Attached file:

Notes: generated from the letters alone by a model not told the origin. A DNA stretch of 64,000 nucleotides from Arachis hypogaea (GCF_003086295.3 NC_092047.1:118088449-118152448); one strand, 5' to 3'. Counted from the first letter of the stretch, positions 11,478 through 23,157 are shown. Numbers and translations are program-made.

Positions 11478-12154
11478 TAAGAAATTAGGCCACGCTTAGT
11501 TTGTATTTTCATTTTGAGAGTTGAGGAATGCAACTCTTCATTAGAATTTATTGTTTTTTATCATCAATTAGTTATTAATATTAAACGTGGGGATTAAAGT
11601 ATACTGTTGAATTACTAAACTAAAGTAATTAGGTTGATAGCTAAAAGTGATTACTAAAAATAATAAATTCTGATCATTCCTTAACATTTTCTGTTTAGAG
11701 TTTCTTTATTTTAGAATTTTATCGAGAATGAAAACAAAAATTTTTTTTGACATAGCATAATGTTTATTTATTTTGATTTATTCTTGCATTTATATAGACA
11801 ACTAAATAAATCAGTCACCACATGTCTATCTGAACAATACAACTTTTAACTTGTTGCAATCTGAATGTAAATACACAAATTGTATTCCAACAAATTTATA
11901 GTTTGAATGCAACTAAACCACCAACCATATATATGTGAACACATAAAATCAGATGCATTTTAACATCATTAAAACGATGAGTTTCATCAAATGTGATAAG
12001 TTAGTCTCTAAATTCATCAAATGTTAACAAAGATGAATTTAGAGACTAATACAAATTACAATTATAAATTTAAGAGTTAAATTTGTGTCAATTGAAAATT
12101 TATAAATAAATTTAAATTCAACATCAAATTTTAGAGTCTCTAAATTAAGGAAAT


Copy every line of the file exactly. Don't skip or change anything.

Notes: generated from the letters alone by a model not told the origin. A DNA stretch of 64,000 nucleotides from Arachis hypogaea (GCF_003086295.3 NC_092047.1:118088449-118152448); one strand, 5' to 3'. Counted from the first letter of the stretch, positions 11,478 through 23,157 are shown. Numbers and translations are program-made.

Positions 11478-12154
11478 TAAGAAATTAGGCCACGCTTAGT
11501 TTGTATTTTCATTTTGAGAGTTGAGGAATGCAACTCTTCATTAGAATTTATTGTTTTTTATCATCAATTAGTTATTAATATTAAACGTGGGGATTAAAGT
11601 ATACTGTTGAATTACTAAACTAAAGTAATTAGGTTGATAGCTAAAAGTGATTACTAAAAATAATAAATTCTGATCATTCCTTAACATTTTCTGTTTAGAG
11701 TTTCTTTATTTTAGAATTTTATCGAGAATGAAAACAAAAATTTTTTTTGACATAGCATAATGTTTATTTATTTTGATTTATTCTTGCATTTATATAGACA
11801 ACTAAATAAATCAGTCACCACATGTCTATCTGAACAATACAACTTTTAACTTGTTGCAATCTGAATGTAAATACACAAATTGTATTCCAACAAATTTATA
11901 GTTTGAATGCAACTAAACCACCAACCATATATATGTGAACACATAAAATCAGATGCATTTTAACATCATTAAAACGATGAGTTTCATCAAATGTGATAAG
12001 TTAGTCTCTAAATTCATCAAATGTTAACAAAGATGAATTTAGAGACTAATACAAATTACAATTATAAATTTAAGAGTTAAATTTGTGTCAATTGAAAATT
12101 TATAAATAAATTTAAATTCAACATCAAATTTTAGAGTCTCTAAATTAAGGAAAT